“Hidden” Debt and Trouble for Global Economy: CNBC

Investors are alert to any signs of a global recession and decline in economic growth. A research and analytics unit under S&P Global suggests that companies that have skipped the crediting rating process in taking on debt could be signaling signs of troubles. Credit ratings provide an independent assessment on the ability to repay debt, and low interest rates and attempts by central banks to stimulate their economies encourage investments in less profitable and riskier ventures. Unrated borrowers, typically small in size, can struggle with unplanned events like the US-Chinese trade war and tariffs. “The analysis by S&P Global Market Intelligence found unrated entities in China, the U.K. and the technology sector in Asia Pacific are among the most at risk of a sudden spike in defaults,” reports Yen Nee Lee for CNBC. “Chinese firms have defaulted at an ‘unprecedented’ level this year, while the possibility of the U.K. leaving the European Union without a deal has hurt companies’ prospects…. At the same time, the technology sector in Asia Pacific has been hit by a slowdown in demand and global trade tensions.” Note: The US Federal Reserve cut the interest rate by a quarter point, a move described as “intended to insure against downside risks from weak global growth and trade tensions.” The target range for the federal funds rate is now 2.0 to 2.25 percent. – YaleGlobal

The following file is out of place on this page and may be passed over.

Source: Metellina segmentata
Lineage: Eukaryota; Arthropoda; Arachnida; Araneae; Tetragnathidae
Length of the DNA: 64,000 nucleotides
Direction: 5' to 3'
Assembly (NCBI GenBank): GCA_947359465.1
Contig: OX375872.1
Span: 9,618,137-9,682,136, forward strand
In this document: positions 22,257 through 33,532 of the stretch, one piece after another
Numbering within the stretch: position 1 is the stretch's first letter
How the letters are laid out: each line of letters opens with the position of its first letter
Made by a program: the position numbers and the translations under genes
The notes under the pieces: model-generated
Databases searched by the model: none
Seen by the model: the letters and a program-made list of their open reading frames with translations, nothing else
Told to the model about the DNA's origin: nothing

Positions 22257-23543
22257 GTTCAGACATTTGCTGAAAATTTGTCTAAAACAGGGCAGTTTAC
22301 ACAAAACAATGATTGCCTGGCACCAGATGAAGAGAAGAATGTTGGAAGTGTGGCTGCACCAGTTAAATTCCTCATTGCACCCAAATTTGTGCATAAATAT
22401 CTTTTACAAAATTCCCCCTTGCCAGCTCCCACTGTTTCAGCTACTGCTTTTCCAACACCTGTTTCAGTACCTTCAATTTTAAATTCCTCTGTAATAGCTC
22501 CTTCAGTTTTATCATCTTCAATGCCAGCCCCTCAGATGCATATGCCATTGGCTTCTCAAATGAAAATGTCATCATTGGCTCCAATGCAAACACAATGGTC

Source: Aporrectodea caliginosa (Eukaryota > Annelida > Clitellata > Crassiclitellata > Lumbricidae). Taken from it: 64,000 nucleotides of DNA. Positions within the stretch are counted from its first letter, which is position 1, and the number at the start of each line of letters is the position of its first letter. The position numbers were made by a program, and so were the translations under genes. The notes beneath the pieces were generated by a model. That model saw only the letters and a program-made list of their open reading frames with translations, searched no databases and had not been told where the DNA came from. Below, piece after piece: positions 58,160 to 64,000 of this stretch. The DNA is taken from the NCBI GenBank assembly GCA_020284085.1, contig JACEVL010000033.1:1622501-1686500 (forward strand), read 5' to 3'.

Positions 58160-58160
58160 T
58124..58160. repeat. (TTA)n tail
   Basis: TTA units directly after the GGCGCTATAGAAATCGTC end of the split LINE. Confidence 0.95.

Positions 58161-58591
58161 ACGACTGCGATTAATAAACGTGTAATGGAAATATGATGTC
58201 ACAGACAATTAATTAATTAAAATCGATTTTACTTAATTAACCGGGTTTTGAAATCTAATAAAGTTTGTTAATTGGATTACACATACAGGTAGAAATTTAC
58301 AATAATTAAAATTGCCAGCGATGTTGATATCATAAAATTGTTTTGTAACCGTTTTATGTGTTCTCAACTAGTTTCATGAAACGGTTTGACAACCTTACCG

“Hidden” Debt and Trouble for Global Economy: CNBC

Companies that have taken on debt without credit ratings could be most at risk of sudden spike in defaults and signal an economic downturn
Yen Nee Lee
Wednesday, July 31, 2019

Read the article from CNBC about increasing defaults in debt that carries no credit rating.

Yen Nee Lee is a correspondent for CNBC. 

(Source: Institute of International Finance)

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